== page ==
From UPSC perspective, the following things are important :
Prelims level : Custom Duty
Mains level : Customs frauds
The government has raised the thresholds for prosecutions and arrests under the Customs Act to ₹50 lakh from ₹20 lakh for smuggling and illegal imports of goods in baggage, and from ₹1 crore to ₹2 crore for cases involving commercial fraud.
What is Custom Duty?
- Customs duty refers to the tax imposed on goods when they are transported across international borders.
- In simple terms, it is the tax that is levied on import and export of goods.
- Custom duty in India is defined under the Customs Act, 1962, and all matters related to it fall under the Central Board of Excise & Customs (CBEC).
- The government uses this duty to raise its revenues, safeguard domestic industries, and regulate movement of goods.
- The rate of Customs duty varies depending on where the goods were made and what they were made of.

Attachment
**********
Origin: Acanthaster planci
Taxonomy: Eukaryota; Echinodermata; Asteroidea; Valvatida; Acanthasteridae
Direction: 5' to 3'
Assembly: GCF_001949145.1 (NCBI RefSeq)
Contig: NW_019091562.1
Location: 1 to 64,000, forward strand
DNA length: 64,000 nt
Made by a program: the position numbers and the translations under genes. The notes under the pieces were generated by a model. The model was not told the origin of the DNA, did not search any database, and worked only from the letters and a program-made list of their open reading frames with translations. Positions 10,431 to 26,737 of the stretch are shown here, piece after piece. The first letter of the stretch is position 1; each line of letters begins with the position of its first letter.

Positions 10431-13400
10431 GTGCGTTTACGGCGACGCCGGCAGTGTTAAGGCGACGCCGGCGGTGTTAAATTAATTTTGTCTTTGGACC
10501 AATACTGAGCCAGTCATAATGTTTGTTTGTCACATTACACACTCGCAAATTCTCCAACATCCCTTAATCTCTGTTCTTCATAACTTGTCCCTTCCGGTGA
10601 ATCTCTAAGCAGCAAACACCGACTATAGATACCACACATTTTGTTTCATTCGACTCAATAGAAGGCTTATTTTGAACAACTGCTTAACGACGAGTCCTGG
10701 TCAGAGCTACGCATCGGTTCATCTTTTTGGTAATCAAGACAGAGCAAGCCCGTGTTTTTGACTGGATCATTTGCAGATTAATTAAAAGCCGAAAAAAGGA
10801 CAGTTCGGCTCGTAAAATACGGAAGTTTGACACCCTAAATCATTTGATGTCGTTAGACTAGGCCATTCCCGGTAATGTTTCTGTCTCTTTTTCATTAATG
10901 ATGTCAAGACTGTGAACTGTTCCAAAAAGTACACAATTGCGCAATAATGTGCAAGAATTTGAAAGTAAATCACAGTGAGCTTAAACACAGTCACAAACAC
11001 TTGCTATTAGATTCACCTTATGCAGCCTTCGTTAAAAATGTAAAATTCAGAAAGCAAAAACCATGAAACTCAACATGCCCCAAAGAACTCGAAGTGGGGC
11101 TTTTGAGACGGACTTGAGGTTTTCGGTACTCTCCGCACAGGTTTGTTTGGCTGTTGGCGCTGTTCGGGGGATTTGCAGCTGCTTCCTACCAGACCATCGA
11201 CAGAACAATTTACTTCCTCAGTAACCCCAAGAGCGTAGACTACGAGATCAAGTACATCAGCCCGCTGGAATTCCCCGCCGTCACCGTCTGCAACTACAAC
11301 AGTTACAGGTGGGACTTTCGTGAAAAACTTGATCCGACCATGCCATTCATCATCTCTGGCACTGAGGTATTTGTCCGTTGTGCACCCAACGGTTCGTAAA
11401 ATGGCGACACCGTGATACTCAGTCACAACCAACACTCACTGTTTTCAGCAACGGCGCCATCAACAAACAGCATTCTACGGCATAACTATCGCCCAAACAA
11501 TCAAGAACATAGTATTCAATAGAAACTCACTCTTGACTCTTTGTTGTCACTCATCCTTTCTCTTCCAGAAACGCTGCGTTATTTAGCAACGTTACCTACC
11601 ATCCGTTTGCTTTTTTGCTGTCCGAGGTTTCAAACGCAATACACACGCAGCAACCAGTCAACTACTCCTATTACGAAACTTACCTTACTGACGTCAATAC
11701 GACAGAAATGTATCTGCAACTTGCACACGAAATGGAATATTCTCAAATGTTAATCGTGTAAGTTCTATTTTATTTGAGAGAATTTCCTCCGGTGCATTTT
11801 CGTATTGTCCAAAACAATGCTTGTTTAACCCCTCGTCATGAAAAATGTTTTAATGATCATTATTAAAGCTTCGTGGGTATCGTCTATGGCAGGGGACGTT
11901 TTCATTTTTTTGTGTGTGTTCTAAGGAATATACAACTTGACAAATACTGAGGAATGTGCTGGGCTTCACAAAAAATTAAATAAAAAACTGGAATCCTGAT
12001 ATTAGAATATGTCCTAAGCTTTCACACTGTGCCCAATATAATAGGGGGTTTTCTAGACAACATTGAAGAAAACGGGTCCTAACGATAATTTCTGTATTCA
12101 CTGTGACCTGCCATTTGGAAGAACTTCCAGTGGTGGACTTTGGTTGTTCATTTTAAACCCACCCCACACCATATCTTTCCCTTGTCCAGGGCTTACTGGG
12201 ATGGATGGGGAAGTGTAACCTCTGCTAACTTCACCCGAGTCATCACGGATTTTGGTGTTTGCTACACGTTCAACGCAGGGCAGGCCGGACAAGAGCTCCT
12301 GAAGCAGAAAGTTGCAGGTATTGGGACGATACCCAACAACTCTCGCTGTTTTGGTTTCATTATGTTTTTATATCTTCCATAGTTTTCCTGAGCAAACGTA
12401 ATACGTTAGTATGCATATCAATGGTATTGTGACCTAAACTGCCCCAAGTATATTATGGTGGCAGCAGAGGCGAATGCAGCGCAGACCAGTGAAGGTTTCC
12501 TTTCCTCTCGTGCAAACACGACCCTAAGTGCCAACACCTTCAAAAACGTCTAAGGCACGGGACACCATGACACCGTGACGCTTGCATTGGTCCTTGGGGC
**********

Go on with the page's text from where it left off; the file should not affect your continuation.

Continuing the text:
Types of custom duty
- Basic Customs Duty (BCD): It is the duty imposed on the value of the goods at a specific rate at a specified rate of ad-valorem basis.
- Countervailing Duty (CVD): It is imposed by the Central Government when a country is paying the subsidy to the exporters who are exporting goods to India.
- Additional Customs Duty or Special CVD: It is imposed to bring imports on an equal track with the goods produced or manufactured in India.
- Protective Duty: To protect interests of Indian industry
- Safeguard Duty: It is imposed to safeguard the interest of our local domestic industries. It is calculated on the basis of loss suffered by our local industries.
- Anti-dumping Duty: Manufacturers from abroad may export goods at very low prices compared to prices in the domestic market. In order to avoid such dumping, ADD is levied.